Adal took me along this day, up onto the ridge high above his camp. I search out a good view of Bogda Feng. There is a gentle, flower-strewn meadow above this pastureland, beautiful beyond words, green and lush, punctuated along the broad back of the ridge by rocky outcrops, colored with orange and yellow lichens. From near the top of this fairyland, I can look upon the vast, broad side of the Bodga Massif, the drifting clouds sometimes sparse and fleeting, accentuating the height of the 18,000-foot mountain. From where I stand, the main peak rises behind Akbulak, “White Headwaters,” a lower, rocky handmaiden that sets off the awesome beauty of Bogda. A creek falls over a sheer rocky wall running across the empty valley, and the sound of the falling water carries clearly over the distance. There are horses grazing above me. A lone shepherd whistles to his flock, somewhere hidden from my view. I am tempted to follow the summer routes along this magnificent valley, up beyond this idyllic place. The track below in the valley parallels the river, and for the past two days I have seen small caravans of Kazakh families, horses and cattle loaded down with all their summer needs - yurts, bedding, pots and pans - slowly making their way up to their family pastures. Often the sheep and goats are one or two days ahead of the family, herded by one or two family members.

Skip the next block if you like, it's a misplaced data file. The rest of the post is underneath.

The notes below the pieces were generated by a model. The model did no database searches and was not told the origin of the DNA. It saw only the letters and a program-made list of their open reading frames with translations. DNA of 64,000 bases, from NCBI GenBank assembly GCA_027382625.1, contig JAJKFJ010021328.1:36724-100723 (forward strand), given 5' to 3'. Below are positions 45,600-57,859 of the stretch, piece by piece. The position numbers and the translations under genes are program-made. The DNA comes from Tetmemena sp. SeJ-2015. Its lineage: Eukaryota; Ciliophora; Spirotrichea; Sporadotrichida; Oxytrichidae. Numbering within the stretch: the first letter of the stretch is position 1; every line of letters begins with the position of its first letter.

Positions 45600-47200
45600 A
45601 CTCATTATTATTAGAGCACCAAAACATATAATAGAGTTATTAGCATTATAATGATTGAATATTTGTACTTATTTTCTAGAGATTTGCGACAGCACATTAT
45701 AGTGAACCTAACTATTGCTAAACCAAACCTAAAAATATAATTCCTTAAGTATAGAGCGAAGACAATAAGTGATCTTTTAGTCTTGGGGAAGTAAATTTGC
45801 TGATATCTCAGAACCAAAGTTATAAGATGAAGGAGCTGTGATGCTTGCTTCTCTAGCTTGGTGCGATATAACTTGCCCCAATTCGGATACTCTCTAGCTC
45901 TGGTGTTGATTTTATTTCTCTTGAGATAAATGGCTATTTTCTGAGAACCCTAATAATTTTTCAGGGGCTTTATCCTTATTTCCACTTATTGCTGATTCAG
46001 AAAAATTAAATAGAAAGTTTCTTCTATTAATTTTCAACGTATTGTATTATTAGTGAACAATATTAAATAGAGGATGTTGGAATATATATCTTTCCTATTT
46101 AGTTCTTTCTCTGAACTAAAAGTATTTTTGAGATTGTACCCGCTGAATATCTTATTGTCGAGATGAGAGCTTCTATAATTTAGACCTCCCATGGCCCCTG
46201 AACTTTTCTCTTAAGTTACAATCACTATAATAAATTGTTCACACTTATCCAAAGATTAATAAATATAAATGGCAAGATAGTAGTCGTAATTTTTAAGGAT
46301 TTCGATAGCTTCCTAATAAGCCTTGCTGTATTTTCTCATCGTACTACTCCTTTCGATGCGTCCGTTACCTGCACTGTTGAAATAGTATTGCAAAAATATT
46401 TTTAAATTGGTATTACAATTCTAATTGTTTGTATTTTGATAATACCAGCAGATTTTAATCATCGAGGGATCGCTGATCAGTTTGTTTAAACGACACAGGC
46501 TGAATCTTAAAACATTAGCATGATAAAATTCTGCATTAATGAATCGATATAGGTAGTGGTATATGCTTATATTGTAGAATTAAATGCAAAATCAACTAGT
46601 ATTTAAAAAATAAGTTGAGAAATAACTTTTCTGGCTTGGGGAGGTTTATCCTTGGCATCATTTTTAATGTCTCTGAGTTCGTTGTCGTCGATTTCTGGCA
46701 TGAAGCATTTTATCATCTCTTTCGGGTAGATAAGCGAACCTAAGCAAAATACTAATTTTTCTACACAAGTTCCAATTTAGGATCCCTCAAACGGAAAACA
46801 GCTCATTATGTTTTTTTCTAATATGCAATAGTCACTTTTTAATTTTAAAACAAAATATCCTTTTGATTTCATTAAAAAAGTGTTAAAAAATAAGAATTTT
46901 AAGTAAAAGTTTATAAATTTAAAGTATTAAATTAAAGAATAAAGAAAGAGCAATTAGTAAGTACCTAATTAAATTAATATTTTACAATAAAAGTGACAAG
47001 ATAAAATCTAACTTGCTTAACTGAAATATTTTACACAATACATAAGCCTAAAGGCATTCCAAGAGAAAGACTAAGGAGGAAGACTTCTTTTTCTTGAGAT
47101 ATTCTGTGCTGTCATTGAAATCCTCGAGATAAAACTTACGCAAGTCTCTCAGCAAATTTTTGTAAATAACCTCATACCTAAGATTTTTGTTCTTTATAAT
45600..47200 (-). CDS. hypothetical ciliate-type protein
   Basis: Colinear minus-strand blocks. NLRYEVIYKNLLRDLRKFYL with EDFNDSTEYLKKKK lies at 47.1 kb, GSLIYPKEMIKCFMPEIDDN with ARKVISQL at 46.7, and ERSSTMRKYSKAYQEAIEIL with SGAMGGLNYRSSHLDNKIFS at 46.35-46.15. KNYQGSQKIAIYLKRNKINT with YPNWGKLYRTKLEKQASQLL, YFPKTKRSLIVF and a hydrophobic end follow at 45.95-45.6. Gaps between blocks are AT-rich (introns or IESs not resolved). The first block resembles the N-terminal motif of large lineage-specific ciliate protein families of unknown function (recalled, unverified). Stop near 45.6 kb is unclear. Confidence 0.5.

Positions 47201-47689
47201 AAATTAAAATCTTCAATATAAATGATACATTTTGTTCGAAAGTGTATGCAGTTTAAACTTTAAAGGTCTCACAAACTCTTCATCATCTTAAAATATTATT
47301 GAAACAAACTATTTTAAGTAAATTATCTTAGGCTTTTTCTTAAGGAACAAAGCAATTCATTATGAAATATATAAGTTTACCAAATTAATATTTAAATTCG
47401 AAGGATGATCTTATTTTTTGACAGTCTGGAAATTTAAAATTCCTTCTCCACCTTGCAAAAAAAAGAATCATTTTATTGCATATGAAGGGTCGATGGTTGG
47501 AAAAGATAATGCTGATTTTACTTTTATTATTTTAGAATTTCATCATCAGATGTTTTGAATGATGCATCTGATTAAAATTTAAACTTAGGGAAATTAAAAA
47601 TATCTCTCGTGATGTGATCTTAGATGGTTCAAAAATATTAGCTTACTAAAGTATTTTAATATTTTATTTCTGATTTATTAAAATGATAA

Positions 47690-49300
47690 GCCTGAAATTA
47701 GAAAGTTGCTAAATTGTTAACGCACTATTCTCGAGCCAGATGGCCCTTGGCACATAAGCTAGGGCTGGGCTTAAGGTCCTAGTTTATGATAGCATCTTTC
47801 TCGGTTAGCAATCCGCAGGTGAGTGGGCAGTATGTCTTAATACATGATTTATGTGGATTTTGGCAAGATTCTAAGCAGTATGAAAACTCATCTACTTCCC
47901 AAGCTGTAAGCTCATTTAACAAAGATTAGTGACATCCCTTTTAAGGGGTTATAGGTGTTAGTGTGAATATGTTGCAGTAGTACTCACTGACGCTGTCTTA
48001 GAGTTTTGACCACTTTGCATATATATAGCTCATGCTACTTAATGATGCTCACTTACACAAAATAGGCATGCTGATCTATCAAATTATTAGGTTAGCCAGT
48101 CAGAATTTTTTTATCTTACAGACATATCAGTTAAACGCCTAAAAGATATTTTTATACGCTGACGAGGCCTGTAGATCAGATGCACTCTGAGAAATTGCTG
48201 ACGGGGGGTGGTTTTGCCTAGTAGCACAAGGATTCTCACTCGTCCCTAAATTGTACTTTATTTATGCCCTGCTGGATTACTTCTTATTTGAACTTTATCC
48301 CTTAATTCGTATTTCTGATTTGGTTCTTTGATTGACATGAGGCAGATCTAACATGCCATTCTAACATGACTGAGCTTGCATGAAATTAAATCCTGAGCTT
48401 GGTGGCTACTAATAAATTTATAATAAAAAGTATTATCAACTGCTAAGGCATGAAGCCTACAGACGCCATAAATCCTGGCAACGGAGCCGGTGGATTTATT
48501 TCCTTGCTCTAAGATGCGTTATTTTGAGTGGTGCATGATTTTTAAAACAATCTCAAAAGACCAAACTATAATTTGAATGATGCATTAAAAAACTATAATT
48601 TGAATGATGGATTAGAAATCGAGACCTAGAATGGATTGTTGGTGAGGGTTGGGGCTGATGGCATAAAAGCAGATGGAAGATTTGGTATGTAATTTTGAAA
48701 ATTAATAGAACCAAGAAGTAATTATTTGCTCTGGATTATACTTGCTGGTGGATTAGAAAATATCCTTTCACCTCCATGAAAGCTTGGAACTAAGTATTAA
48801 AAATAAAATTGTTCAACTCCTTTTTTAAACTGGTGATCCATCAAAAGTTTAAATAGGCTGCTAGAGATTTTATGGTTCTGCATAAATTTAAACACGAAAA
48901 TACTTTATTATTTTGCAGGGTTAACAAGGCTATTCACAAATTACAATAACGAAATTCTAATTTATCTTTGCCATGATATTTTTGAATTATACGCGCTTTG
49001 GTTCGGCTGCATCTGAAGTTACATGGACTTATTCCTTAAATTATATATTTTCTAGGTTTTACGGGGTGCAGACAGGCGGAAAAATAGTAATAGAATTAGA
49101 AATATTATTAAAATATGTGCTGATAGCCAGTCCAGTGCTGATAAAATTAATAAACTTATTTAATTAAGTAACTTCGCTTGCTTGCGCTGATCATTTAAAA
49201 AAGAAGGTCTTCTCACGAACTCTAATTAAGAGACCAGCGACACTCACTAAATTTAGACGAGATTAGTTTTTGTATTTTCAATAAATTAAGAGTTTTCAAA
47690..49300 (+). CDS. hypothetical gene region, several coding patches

It has been a few days, and I am having some stomach distress. I am not used to the plain Kazakh food and the somewhat unsanitary conditions of the camp. Before driving up to the lake, Sailik and I had stopped off at a local open-air market to purchase food for the pack trip. Besides the biscuits, fruit and cabbage, he also bought two kilos of fresh lamb. Plopped into a plastic bag, the meat hung from his saddle for almost three days before we cooked and consumed it. Aged, or rather, ripe. It is extremely difficult to keep clean under any conditions, given the huge numbers of animals and manure in the camp’s immediate vicinity. It is a miracle that little Archen is not constantly sick. Kids that age constantly put fingers and other objects into their mouths, and he is no exception. His shoes are always sticky with cow dung. He is always running and constantly falling down. He wears split crotch pants, and, for a little boy reveling in the dirt, he probably has worms or other parasites. But he is a bright, healthy, cheerful and friendly little boy, who will reach up to grab my hand, who does not mind my holding him, who likes to play with his very loving father Adal and who misses his mother Gulnur when she is out of sight. He has already developed a relationship with the animals around him. He has a wonderful time commanding the cows - animals that are ten times his size, yet seem afraid of him. The staples of Kazakh meals are nan - the ubiquitous bread of Central Asian peoples - and chaisz, or milk tea: a concoction of brick tea, fresh cow’s milk and salt; sour cheese; and short noodles, whittled from a ball of dough. Kumiss [qimiz], or fermented mare’s milk, is popular during the summer months. The nan is unlike the round, flatbread of the Uyghurs and Uzbeks. It is a small, hard loaf easily baked in camp, where there is no oven. It is nutritious, tasteless but palatable when dipped in tea. Because of its saltiness, the chaisz is thirst quenching, similar in effect to a sports drink. The brick tea is broken into smaller pieces and dumped into a large teakettle and boiled. The resulting tea is not too strong and delicious on its own. The preparer then measures out the right amount of salt into a bowl, pours tea into it, and then pours it all back into the kettle to mix and dissolve thoroughly. Bowls are placed on the felt platform, and fresh milk (first heated, then cooled) is ladled into each bowl, and tea is poured to mix them. The final product, with bits of cream and curd floating on the surface, is refreshing, and bowl after bowl is consumed, along with pieces of nan and irimshiq, hard, sour Kazakh cheese.